At the most recent round of Sherpa negotiations, member states were unable to agree on the “Delhi Declaration” since India’s proposal for the section addressing the conflict in Ukraine seemed to fall short of achieving a compromise.
The eagerly awaited G20 summit in New Delhi is now marred by disagreement after the final Sherpa meeting to polish the “Delhi Declaration” ended without agreement.
Two major sources of dispute emerged as the world watched closely: the ongoing conflict in Ukraine and the complex complexities of climate change policy. Now it is up to the leaders to resolve these issues and come to an agreement.
Views on the Ukraine conflict
In an apparent attempt to meet the needs of both the Western countries and the Russo-Chinese side, India’s proposal on the section dealing with the Ukraine issue has failed to reach a compromise. The US, UK, and other Western countries have expressed their concerns, arguing that the proposal does not adequately confront Russia’s military activities in Ukraine.
Sergey Lavrov, the foreign minister of Russia, and S. Jaishankar, the minister of external affairs, met in Jakarta in an effort to break the impasse, but the endeavour proved Herculean given the intricate geopolitical circumstances at play.
The fault lines seem to be getting deeper as India tries to avoid setting the unfortunate record of being the first presiding country that was unable to release a leaders’ declaration. Given the economic principles that guide the G20’s ethos, the Western nations are pressing for an open criticism of Russia’s conduct in Ukraine, a narrative that is vehemently resisted by both China and Russia.
Climate Change: A constant point
In addition to the Ukrainian problem, the climate change policy has become a significant impediment. The Sherpa debates revealed an underlying difference of opinion on crucial climate initiatives, including the use of fossil fuels, benchmarks for renewable energy, and goals for greenhouse gas emissions.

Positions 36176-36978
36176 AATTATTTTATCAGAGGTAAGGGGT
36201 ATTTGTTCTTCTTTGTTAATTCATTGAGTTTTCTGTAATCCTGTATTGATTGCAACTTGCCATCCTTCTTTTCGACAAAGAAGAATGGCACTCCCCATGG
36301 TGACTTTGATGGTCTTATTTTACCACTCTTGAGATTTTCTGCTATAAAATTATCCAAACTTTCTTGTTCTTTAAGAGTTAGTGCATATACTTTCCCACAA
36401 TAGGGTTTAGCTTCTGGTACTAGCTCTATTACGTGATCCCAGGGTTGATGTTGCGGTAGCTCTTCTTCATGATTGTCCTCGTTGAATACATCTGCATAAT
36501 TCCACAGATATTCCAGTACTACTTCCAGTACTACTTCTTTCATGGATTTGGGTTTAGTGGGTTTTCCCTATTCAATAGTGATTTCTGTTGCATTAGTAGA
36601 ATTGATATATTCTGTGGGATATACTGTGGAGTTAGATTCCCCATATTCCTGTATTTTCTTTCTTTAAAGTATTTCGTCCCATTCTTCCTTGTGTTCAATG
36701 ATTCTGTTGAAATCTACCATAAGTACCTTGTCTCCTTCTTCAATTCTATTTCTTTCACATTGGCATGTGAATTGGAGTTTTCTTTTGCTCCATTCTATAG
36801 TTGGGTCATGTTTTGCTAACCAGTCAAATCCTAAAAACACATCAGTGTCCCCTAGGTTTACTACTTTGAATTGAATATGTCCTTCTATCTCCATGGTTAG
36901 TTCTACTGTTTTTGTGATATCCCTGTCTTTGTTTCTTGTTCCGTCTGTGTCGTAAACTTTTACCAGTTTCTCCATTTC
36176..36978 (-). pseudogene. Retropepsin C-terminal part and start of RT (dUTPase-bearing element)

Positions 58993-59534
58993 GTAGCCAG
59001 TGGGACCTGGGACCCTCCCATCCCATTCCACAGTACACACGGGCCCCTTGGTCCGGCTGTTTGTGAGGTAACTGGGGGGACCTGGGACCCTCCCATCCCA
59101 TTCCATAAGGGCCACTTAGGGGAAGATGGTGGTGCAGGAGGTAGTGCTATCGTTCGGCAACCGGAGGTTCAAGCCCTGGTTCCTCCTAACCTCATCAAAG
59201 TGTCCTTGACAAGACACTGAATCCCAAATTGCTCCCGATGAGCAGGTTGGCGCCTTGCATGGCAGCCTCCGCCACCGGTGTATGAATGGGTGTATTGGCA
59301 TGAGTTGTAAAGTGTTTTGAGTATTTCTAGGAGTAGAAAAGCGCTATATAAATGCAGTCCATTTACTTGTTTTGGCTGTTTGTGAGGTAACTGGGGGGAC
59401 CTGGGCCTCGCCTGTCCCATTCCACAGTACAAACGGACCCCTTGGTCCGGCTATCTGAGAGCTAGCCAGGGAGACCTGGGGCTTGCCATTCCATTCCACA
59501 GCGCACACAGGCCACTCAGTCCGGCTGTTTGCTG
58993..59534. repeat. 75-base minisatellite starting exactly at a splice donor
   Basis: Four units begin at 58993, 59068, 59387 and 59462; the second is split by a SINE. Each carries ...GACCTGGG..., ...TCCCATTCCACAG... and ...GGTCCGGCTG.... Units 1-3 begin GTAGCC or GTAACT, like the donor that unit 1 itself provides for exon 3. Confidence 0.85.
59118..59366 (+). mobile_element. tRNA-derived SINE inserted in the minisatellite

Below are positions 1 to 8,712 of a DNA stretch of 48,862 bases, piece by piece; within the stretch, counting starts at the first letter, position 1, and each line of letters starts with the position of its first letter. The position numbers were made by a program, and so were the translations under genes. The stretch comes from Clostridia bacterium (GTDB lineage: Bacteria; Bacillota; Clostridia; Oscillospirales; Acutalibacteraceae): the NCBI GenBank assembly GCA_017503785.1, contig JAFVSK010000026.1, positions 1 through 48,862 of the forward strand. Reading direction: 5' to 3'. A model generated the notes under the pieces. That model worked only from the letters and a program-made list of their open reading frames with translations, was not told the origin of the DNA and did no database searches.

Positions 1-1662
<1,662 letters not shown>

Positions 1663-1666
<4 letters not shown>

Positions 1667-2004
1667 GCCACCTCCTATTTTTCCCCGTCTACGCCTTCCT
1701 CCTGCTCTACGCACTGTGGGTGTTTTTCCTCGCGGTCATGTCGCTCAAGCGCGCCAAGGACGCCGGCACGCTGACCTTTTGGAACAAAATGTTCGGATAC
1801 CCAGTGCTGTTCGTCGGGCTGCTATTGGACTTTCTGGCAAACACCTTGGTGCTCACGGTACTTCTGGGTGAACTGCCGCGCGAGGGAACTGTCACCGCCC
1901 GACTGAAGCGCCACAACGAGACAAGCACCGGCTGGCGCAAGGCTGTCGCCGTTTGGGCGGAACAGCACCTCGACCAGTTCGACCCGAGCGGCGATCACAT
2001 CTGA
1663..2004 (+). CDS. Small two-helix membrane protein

India is one of the countries rejecting the Western proposal to exponentially increase renewable energy capacity by 2030 along with a significant decrease in greenhouse gas emissions by 2035, along with countries like China, Saudi Arabia and Russia.
Saudi Arabia is particularly worried since its economy is reliant on fossil fuels. The transition to renewable energy and expansion into other knowledge-based industries could take a decade, despite efforts to do so. The G7 nations appear to be under intense pressure to accelerate their promises to net-zero emissions, but emerging countries concerned with preserving their energy needs and economic growth paths oppose this view.
According to India, the industrialized world has a “first movers advantage” over emerging countries and as a result, the Global South should be given enough time and resources to develop while combating the threat of climate change.
Globally, wealthier countries fell short of their commitment to give poorer countries $100 billion annually in climate funding by 2020, casting doubt on the motivations of the “historical” polluters to aid weaker nations that have had little to do with global warming.
The New Delhi summit is at a turning point because conflicting opinions cast doubt on the likelihood of producing a cohesive “Delhi Declaration.” There is an undercurrent of anticipation as leaders gather on September 9–10, anticipating how the G20 countries will navigate this mosaic of opposing viewpoints and the potential paths to agreement they can forge on this international stage, with implications that go beyond the summit and will shape the geopolitical landscape in the future.
The upcoming COP28 conference, which will take place in the United Arab Emirates later this year, looms as another crucial forum for climate discussions. At this time, states are cautiously holding their cards close and are reluctant to reveal their hands before it is appropriate.
As the G20 summit in New Delhi draws to a close, the stage is set for an occasion marked by sophisticated diplomacy and a landscape dotted with intricate geopolitical intricacies, mirroring the complexities of the modern global environment. It will be interesting to watch if consensus can overcome disagreement and pave the road for shared advancement in a society that is becoming more and more divided.